As a webmaster, you have to be across a lot of different elements to ensure your website is practical, functional and aesthetically pleasing. At the end of the day, almost everything you do is aimed at optimising your website for users – side benefits of that include a better presence in search results and, hopefully, achieving business goals. One of the common things you may need to troubleshoot is 404 errors.
Ok, so what is a 404 error?
Basically, a 404 error is what happens when a given URL can’t be matched with the correct web page. This may occur because the URL was typed incorrectly by a user or because the original page was moved or taken down and the URL was not adjusted or redirected to reflect the change.
And…why do I care?
Well, it means that someone is trying to access a page on your website and can’t view the content they wanted to. Imagine seeing something in your search results, thinking it is exactly what you’re looking for, clicking on it and being given an error message. What’s your next step?
Chances are you’re not going to stay on the website and try and find what you were looking for – you’ll probably go back to your search results and try the next link on the page. That doesn’t indicate a high-quality website, and could affect rankings for other search terms, as well as just being plain inconvenient for users!
Right. So how can I fix it?
The best way to prevent 404 errors from showing on pages you’ve removed or moved is to implement a 301 redirect. This permanent redirect will send users to a page of your choosing – ideally it will be a page that offers the same (or superior) information they were originally looking for – and it will pass on most of the authority from the previous URL, meaning Google is more likely to list the new/better page in search results.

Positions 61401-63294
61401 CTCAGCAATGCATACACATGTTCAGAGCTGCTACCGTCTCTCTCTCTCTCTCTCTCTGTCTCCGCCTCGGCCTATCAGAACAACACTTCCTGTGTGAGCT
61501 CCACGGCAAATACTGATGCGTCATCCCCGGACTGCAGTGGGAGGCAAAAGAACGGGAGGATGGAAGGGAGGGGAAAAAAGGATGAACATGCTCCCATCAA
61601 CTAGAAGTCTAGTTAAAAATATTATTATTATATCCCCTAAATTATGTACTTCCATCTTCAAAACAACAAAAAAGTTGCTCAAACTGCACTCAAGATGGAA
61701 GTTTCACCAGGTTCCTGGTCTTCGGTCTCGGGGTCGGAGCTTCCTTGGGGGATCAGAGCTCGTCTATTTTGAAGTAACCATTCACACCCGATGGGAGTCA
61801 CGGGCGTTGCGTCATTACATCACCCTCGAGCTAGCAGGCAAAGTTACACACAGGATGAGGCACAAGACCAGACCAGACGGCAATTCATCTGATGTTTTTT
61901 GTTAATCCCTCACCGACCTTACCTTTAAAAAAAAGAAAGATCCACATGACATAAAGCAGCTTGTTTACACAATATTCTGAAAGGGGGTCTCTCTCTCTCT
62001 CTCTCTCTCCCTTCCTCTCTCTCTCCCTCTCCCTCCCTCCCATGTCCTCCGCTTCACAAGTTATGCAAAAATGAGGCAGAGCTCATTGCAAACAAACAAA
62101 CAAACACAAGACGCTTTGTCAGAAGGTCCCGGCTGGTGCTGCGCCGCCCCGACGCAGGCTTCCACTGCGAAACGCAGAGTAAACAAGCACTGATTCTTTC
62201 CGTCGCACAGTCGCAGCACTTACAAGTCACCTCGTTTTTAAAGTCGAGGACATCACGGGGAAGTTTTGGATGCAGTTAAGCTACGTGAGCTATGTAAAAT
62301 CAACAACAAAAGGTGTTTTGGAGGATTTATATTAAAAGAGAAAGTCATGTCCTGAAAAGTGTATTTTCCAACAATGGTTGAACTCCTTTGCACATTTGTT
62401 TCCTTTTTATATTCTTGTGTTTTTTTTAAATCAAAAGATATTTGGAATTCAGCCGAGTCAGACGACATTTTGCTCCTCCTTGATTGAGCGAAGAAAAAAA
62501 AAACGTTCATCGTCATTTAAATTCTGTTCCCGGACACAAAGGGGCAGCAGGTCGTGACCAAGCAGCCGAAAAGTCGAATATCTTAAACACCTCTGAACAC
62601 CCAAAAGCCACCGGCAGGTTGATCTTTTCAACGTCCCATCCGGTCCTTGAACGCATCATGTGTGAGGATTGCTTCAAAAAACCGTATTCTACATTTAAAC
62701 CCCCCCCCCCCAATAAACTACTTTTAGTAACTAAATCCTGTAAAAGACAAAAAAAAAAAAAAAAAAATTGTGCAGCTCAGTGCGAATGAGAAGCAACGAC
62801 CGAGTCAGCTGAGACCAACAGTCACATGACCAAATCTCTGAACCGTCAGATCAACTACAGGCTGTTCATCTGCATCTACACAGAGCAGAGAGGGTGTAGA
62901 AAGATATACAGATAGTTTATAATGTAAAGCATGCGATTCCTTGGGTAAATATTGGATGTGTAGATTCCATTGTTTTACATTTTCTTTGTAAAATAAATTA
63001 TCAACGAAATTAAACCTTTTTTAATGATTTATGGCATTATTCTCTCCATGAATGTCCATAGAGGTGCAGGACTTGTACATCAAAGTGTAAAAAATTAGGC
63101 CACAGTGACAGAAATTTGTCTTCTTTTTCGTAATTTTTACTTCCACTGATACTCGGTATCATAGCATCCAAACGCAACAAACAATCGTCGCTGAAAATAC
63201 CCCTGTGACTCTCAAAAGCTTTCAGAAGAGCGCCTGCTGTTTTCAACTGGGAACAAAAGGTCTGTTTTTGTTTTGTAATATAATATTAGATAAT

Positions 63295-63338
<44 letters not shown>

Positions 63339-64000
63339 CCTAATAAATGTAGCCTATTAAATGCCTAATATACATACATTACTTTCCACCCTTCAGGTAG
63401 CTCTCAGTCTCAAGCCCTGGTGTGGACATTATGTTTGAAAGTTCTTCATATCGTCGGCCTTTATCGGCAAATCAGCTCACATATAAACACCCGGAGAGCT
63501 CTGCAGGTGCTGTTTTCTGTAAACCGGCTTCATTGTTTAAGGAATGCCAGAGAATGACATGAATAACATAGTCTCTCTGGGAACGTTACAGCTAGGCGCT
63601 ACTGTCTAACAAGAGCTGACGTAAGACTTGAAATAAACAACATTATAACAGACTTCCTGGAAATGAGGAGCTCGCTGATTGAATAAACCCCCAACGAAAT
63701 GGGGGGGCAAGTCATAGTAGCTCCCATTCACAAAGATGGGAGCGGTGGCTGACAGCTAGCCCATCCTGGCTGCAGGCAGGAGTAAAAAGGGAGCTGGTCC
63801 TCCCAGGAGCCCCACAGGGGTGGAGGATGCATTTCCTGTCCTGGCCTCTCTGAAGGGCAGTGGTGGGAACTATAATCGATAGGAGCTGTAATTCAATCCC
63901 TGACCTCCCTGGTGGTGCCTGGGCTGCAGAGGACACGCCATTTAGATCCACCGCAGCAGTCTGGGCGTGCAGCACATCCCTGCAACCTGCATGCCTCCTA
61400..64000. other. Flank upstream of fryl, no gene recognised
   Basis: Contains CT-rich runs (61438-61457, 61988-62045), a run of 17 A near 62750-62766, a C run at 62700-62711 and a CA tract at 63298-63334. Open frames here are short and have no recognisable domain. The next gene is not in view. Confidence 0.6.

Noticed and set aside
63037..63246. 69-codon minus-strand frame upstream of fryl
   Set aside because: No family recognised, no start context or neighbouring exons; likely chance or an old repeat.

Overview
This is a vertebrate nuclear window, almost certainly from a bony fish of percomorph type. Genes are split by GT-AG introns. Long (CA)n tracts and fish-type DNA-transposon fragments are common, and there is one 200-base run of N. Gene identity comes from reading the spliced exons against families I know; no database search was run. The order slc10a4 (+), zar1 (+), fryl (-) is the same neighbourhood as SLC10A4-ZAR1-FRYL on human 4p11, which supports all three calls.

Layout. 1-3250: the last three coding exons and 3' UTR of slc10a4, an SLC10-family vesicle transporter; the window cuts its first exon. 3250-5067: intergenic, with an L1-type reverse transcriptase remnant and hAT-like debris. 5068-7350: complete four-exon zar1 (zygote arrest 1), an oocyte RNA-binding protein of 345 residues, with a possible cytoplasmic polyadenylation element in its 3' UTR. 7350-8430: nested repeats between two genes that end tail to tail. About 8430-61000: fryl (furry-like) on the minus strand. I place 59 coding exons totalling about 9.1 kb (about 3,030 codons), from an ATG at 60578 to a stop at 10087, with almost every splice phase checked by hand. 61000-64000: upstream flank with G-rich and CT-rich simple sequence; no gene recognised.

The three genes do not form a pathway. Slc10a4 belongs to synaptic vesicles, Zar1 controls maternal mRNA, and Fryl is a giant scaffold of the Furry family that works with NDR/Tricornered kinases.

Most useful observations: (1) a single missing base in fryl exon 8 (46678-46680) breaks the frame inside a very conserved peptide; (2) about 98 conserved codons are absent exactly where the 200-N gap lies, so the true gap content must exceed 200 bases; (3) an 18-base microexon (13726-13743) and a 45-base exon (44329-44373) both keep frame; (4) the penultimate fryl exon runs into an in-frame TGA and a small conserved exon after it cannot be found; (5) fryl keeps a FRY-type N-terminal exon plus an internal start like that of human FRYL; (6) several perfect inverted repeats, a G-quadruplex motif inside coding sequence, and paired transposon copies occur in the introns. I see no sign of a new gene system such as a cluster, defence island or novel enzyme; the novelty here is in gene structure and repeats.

The method you use to implement 301 redirects will depend on your CMS and whether or not you have a developer available to help you out. If you’re unsure, it’s best to speak to a professional who can ensure the redirects are active and accurate.
Of course, if the error is showing because a user is simply mistyping a URL, there isn’t much you can do about that!
Probably the best part of 404 pages is that they’re customisable. They present an opportunity for you to get creative and show off your brand personality (and direct readers somewhere else)! Get punny, funny or serious, and use the chance to send them somewhere genuinely helpful to prevent them smashing that ‘back’ button.
Feeling a little overwhelmed by this? Don’t make any errors – let me redirect you to our SEO page.